Television, particularly in America, is notorious for censorship. But they don’t always do it in a way that makes sense. Turn on any channel and you’ll probably be confronted by bare chests, gunfire, or some group punching the crap out of each other, only for the next seen to have the characters saying things like ‘gosh’ because they’ve been told swearing is off-limits. It’slargely down to culture of course; British TV has an abundance of swearing and violence, yet prohibits pretty much any depiction of sex (you’ll find a lot of scenes where two people are kissing, then a jump to them lying in bed the next morning). This is epitomised by Friends. Watch it on Comedy Central early in the day and the swearing is cut, but watch it on Channel 4 and it’s the explicit references to sex to go missing.
Anyway, enough of that nun’s sagging testicles, let’s get to the plot. Every now and again a show comes along so full of censorship you can practically smell the nervous sweat of the suits in charge, having put so much money into the product they’re terrified of offending anyone. The ’90s Spider-Man cartoon is a show such as this. We’ve selected the six best examples of Orwellian impressionism in the show, all of which making about as much sense as a lard salad.
6. Pew Pew
Guns, I think we can all agree, are bad. Their only purpose is to kill and, as such, it makes perfect sense a company like Marvel would want to keep them out of their shows, not wishing to glorify gun violence. Except that’s not really what they did. In the Spider-Man cartoon from our youth there were a plethora of fire arms, but censorship had them shooting stun lasers rather than actual bullets, making it clear to viewers nobody was in real danger and thus keeping the show family friendly.
This is perhaps the most misguided censorship of any programme in all history. Showing guns as non-lethal trivialise firearm use, promoting the notion the weapons are fine and you should totally fire one at your sisterkids that’d be funny wouldn’t it? But in truth the compromise doesn’t really work anyway, as we grew up thinking Spider-Man’s enemies shared the weapons of Storm Troopers and any hit from one of those lasers would kill a normal person instantly. So regardless of how you look at it, this misguided censorship was pretty counter-productive.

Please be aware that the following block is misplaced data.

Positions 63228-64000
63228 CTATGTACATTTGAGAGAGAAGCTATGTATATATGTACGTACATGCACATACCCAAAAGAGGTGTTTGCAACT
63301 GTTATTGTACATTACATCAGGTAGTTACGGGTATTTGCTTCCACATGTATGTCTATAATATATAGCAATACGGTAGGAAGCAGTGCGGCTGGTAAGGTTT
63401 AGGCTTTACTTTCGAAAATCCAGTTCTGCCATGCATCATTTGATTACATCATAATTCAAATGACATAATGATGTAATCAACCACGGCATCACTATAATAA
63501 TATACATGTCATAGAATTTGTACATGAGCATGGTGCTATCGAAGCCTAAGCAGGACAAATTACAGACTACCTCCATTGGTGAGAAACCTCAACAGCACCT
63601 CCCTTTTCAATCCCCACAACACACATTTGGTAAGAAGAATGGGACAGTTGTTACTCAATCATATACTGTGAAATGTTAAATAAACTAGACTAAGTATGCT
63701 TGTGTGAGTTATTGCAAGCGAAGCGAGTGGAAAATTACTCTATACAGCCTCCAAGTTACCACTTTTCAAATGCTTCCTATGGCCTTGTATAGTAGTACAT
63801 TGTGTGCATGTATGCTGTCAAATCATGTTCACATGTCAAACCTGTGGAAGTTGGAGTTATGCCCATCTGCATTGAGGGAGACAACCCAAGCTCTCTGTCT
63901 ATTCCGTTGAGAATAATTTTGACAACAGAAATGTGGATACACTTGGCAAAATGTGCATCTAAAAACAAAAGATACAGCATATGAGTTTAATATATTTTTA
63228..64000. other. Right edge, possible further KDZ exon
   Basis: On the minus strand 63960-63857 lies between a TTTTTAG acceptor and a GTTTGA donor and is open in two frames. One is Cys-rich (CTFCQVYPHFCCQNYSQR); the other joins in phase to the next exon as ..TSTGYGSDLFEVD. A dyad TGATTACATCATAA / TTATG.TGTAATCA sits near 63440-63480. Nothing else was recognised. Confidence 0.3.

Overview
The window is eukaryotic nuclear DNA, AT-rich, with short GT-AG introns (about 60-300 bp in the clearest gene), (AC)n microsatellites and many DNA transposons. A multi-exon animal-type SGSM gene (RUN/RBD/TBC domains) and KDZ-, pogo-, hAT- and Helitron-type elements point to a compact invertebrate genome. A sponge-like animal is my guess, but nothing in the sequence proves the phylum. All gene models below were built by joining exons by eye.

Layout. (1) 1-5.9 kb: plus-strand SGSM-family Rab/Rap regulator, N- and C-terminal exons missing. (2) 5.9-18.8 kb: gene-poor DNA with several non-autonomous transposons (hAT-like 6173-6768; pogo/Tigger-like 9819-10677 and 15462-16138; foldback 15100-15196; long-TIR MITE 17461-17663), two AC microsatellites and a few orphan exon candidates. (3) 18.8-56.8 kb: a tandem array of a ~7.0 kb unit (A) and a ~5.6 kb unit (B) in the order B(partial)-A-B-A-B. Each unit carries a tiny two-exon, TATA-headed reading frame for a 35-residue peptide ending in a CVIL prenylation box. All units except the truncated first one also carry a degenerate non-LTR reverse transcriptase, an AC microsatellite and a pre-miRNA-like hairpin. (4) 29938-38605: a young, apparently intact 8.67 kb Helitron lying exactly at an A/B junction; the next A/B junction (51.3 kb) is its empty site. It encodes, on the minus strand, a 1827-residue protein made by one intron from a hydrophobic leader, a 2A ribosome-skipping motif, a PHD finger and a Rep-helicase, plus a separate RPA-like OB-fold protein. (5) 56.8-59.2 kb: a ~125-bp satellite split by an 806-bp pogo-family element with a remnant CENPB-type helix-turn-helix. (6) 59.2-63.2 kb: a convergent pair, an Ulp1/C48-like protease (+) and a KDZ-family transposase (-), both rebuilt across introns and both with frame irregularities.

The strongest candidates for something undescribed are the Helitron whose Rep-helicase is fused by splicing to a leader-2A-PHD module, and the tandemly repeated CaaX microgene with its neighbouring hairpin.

5.Think of the Children!
In an effort not to give viewers nightmares in which a man with a fish-bowl on his head chases the viewer through a house of mirrors, the show producers stipulated that no children must be seen in danger at any point in the show. However, as the programme revolved 90% around bank robberies, explosions, and dastardly schemes to steal Aunt May’s prized potato collection, the result was barely any children made it into the show at all.
Not representing the key audience seems a rather silly thing for a company to do. It’s alright though, they’ve probably learnt from their mistake and constantly show kids in their new stuff.Like in the Marvel Cinematic Universe where that kid…. err…. oh, never mind.
Oh come on, now it’s just getting silly! Producers of the show reportedly sent out a memo telling the writers to be careful when Spider-Man is jumping around that he “doesn’t land on any pigeons”. Firstly, why would any writer include a scene where the hero accidentally stomps on a pigeon’s head mid-fight? And secondly, who cares? Yes animal cruelty is wrong and we wouldn’t have wanted Spider-Man to go on a lion hunting tour in Africa, but this makes PETA look like Luka Magnotta.
Okay, come on, deep-breaths. The next three on our list have to be less ridiculous than these, right?
3.If You Cut Us, Do We Not Bleed?